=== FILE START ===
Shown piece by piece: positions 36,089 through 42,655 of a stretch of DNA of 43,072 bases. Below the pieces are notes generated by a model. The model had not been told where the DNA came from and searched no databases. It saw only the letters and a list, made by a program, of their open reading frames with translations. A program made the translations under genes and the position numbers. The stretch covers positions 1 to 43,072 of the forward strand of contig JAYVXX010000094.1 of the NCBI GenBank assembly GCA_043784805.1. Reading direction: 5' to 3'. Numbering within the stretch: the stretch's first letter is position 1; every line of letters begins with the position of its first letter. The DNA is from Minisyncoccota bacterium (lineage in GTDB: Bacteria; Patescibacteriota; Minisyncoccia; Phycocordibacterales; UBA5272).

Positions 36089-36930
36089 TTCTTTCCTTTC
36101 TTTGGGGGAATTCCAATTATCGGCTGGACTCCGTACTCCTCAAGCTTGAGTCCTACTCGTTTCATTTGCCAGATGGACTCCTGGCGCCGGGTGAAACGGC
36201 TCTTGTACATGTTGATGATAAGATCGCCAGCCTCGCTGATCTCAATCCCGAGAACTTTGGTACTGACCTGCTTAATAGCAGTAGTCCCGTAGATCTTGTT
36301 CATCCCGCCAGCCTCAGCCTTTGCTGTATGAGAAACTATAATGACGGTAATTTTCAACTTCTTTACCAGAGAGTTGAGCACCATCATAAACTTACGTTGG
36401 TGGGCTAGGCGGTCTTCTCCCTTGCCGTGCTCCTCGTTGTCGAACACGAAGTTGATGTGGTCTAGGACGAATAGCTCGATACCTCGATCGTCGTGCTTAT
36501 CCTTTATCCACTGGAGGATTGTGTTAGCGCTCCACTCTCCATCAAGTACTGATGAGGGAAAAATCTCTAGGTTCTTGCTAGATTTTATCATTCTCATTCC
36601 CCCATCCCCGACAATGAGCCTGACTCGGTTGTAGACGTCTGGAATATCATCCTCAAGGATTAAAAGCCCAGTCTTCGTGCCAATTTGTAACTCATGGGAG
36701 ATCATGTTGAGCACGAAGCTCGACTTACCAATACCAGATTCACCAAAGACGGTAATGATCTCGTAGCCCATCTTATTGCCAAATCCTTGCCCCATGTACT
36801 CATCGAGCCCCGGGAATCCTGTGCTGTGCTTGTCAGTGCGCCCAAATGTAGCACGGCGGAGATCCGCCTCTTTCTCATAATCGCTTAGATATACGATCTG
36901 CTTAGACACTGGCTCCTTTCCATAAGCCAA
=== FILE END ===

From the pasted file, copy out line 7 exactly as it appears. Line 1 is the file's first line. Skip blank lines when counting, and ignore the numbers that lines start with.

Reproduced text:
36401 TGGGCTAGGCGGTCTTCTCCCTTGCCGTGCTCCTCGTTGTCGAACACGAAGTTGATGTGGTCTAGGACGAATAGCTCGATACCTCGATCGTCGTGCTTAT